‘I’m well aware of unfortunately the sad history of experimentation on African Americans and people of color.’
Chicago Mayor Lori Lightfoot has acknowledged the reluctance within the Black community to get vaccinated against COVID-19.
Speaking to MSNBC’s Chuck Todd on Thursday, Lightfoot touched on the distrust that most Black Americans have with the predominately white government.
“There’s plenty of reason in the history of this country, particularly in communities of color, to be a little nervous about the government telling you to take something,” Todd said to Lightfoot, The Hill reports. “Is this burden on you? On the city? Or is this burden do you think on the federal government?”
“I’m well aware of unfortunately the sad history of experimentation on African Americans and people of color, which is a legacy we’re still dealing with now and it’s manifesting itself into reluctance on the part of some to think about the vaccine,” Lightfoot replied.
The mayor went on to say that her administration is working on building trust among Black Chicagoans by having health care professionals increase awareness about vaccines.
“[T]he people that are actually involved in direct patient care, when they’re comfortable and they speak their truth to people in the community, that’s going to be incredibly important. We’ve got a huge grassroots movement going to make sure that we educate people about the vaccine and they can see for themselves why it’s safe,” she explained.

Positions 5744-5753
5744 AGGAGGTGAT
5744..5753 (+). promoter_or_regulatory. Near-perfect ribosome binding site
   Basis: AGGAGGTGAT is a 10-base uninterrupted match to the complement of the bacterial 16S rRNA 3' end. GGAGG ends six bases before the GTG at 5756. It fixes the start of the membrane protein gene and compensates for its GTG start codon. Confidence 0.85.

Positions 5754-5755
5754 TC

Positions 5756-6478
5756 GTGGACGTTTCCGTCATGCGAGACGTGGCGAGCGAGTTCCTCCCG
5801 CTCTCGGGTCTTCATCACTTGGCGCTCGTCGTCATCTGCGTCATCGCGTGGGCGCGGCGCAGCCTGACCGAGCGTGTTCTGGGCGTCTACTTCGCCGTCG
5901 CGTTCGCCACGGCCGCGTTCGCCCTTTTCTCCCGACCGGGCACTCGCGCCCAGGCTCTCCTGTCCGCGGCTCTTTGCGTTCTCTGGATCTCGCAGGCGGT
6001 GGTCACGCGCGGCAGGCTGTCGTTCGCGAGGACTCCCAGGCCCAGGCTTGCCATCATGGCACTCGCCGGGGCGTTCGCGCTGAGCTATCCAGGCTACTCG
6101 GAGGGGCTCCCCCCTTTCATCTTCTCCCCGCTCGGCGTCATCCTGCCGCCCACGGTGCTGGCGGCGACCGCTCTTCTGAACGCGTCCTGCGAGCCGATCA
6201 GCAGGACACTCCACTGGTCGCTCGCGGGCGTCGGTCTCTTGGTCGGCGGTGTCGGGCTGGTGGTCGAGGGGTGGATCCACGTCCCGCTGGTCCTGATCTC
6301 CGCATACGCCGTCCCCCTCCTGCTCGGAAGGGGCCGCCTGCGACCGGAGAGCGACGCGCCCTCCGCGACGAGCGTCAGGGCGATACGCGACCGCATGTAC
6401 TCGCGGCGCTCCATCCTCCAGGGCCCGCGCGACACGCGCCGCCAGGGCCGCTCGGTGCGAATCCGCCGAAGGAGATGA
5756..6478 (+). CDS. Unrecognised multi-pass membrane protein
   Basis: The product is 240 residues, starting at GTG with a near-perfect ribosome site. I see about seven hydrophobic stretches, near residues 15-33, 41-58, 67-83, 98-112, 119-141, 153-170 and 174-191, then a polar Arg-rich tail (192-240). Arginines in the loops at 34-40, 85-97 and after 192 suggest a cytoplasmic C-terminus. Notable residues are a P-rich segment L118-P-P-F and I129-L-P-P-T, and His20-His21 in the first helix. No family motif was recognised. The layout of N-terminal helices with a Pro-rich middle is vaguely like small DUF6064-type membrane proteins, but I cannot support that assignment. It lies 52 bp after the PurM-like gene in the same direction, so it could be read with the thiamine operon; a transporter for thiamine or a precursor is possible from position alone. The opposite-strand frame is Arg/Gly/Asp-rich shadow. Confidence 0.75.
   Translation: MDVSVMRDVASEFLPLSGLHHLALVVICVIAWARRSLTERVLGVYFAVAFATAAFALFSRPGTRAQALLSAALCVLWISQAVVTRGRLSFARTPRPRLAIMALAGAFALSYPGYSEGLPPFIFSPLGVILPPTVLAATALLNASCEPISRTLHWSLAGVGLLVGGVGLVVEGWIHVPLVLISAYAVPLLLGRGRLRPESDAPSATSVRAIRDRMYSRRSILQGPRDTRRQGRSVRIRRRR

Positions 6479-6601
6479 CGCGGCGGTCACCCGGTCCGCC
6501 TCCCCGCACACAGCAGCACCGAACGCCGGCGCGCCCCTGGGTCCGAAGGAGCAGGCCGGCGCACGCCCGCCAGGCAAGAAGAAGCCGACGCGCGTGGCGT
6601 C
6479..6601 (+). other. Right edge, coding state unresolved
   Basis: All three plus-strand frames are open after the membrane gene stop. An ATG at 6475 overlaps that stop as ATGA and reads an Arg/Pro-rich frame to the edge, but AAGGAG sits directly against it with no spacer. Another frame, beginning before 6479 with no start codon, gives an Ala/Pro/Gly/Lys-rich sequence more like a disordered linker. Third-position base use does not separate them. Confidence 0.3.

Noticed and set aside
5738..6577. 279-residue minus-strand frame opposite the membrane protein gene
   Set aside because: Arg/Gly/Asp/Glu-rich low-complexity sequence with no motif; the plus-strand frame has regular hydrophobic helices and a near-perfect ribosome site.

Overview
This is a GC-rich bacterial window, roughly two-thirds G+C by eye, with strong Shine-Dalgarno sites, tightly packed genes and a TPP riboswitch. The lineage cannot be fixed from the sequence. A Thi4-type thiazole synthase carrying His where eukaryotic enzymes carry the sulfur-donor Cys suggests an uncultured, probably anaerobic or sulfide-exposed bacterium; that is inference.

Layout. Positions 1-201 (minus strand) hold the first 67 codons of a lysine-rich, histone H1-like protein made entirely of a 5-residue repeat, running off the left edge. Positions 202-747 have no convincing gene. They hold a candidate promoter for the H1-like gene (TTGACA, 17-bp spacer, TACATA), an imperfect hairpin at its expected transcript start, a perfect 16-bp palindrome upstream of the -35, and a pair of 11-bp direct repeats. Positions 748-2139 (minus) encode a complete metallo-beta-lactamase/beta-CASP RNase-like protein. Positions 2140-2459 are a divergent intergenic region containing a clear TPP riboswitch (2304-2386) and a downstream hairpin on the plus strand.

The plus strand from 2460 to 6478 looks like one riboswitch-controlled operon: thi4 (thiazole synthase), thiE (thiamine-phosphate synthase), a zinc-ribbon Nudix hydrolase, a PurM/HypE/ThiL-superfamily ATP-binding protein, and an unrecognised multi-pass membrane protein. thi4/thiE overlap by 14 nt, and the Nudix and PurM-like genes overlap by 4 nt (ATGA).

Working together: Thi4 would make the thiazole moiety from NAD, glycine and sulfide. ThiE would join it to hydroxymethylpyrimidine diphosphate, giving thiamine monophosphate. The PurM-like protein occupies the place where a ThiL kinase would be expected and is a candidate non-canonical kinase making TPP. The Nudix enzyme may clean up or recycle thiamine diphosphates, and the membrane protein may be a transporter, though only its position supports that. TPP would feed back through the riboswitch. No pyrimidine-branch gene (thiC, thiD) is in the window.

Meanwhile, many Americans are giving the side-eye to the seemingly rushed and potentially unsafe vaccine pushed by President Donald Trump’s administraton.
“Certainly, the current president hasn’t helped at all and I think that has added to the public skepticism about the vaccine,” Lightfoot added. “But it’s important that leaders at all levels, at the grassroots level, at the elected officials level, are stepping up and saying ‘This is absolutely necessary to help us return to something of a normal life,’ so we’ve got to get as many people vaccinated as possible.”
“I understand, historically, everything dating back all the way to the Tuskegee experiments and so forth, why the African American community would have some skepticism,” Obama said. “But the fact of the matter is, is that vaccines are why we don’t have polio anymore. And they’re the reason why we don’t have a whole bunch of kids dying from measles and smallpox and diseases that used to decimate entire populations and communities.”
A recent Gallup poll shows that 58 percent of Americans are willing to be vaccinated against COVID-19. However, that number changes by demographic.
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